Posted by urbanslaughter on April 24, 2008 at 8:01 PM (CDT)


I believe we should let the market decide. If the listeners don’t purchase it, then Apple has every right to pull the artist - for the very same reason that “Grocery stores yank things off shelves and you don’t even know it. Retail establishments drop brands all the time, and nary a peep” - there is no demand for the product. However, when there is demand for a product, but the Grocery store, retail establishment, or internet media provider decides that product is offensive, all consumers are injured. In order to remain open and let the market decide, we have to be exposed to some offensive nasty stuff, but that’s one of the costs of living in a free society. One I’m willing to pay.

Posted by urbanslaughter on April 24, 2008 at 8:05 PM (CDT)


All the posturing and pontificating means nothing. Apple took the initiative to remove a universally objectionable and borderline dangerous piece of “art” from its inventory. This was done at the risk of alienating two types of consumers: (1) those with an unhealthy degree of anti-gay vitriol, and (2) those that thump their chests about free speech (inapplicable in a private context) and principles. I suspect it’s fine for Apple to risk losing these buyers. Again, big deal.

The corporation is doing what it feels is responsible and respectful in this regard. We have companies that almost never act in this manner, and yet no outcry happens until an online music store pulls a 99-cent, presumably unpopular track because it doesn’t want the stigma. Meanwhile one guy griping about it says he doesn’t buy from iTunes anyway, presumably because he prefers complaining and trolling instead of making a constructive comment of his own volition.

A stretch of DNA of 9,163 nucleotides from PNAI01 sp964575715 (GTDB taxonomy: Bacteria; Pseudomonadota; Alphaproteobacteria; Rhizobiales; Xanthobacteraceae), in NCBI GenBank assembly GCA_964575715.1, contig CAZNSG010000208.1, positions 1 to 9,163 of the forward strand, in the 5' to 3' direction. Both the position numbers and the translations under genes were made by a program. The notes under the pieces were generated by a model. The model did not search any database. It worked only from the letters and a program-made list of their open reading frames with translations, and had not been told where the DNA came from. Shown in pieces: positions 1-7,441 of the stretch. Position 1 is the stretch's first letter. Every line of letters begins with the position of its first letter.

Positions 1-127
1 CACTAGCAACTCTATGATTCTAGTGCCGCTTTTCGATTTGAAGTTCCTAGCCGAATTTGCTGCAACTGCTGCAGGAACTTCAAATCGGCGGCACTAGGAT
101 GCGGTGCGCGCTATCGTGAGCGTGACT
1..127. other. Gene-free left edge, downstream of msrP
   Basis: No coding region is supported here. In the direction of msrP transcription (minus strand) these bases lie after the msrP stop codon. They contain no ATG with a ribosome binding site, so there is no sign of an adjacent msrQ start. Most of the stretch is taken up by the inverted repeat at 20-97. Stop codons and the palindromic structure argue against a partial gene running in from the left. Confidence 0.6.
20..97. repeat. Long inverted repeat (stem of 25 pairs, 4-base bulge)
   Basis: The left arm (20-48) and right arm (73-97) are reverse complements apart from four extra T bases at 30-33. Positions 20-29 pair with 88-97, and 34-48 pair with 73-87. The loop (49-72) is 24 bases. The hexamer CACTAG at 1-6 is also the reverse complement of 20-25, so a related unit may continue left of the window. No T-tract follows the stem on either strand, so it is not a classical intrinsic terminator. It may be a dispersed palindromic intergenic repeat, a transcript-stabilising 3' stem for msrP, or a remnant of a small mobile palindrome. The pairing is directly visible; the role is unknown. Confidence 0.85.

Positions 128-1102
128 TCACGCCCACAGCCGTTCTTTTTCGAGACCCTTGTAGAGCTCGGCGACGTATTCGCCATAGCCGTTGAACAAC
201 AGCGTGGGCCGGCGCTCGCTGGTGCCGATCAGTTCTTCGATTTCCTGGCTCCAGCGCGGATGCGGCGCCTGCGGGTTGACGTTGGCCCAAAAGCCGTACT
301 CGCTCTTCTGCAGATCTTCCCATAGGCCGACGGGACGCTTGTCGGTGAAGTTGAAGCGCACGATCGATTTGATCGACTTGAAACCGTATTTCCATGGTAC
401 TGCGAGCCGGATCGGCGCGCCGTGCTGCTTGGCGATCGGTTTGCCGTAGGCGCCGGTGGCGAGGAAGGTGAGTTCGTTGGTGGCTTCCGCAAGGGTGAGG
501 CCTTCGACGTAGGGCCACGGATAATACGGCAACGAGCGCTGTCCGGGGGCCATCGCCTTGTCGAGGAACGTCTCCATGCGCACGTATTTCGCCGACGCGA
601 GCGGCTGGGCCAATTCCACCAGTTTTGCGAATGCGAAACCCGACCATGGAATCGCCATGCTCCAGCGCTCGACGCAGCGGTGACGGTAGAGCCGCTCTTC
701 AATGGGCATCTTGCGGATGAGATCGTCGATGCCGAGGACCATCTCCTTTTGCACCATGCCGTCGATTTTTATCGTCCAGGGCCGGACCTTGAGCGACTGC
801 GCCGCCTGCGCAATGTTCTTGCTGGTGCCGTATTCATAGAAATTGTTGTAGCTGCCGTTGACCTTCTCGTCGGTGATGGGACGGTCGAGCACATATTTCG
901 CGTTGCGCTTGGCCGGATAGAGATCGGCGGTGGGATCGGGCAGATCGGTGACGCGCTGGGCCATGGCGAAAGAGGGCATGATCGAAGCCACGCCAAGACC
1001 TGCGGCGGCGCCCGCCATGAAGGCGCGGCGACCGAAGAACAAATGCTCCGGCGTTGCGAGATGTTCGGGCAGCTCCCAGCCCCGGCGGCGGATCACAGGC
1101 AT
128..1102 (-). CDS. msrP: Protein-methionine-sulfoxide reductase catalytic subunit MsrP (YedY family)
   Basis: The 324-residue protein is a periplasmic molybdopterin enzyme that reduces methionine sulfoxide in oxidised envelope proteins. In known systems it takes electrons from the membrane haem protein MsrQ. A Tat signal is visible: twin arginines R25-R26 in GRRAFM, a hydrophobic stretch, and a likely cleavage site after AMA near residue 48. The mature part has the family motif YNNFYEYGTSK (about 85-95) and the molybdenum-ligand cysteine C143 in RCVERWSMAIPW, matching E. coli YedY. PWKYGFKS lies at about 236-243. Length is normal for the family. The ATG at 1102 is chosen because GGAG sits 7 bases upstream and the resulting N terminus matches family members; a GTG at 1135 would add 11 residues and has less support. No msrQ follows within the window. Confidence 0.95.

Posted by Flippy Hambone on April 24, 2008 at 8:22 PM (CDT)


Further, this argument about Apple attempting to be the “arbiter of art” is ludicrous. They jerked a song or two. They don’t have rights to other artists. They offer a lot of content, but not everything. And more than any other thing, what waters down the “arbiter” argument is the fact that they are a STORE, a mere part of a capitalist media distribution framework, which puts its inventory out for sale. Other competing entities may still distribute the filth in question, but Apple is taking the stance against it.

Apple sells. The people buy. If this makes the seller an arbiter of art, I guess the buyers are accordingly artists? Not an applicable description whatsoever.

Posted by Flippy Hambone on April 24, 2008 at 8:35 PM (CDT)


You apparently don’t know what the word “arbiter” means. Look it up. I can’t continue to make my point with you because your arguments don’t respond to my comments.

Posted by urbanslaughter on April 25, 2008 at 6:36 PM (CDT)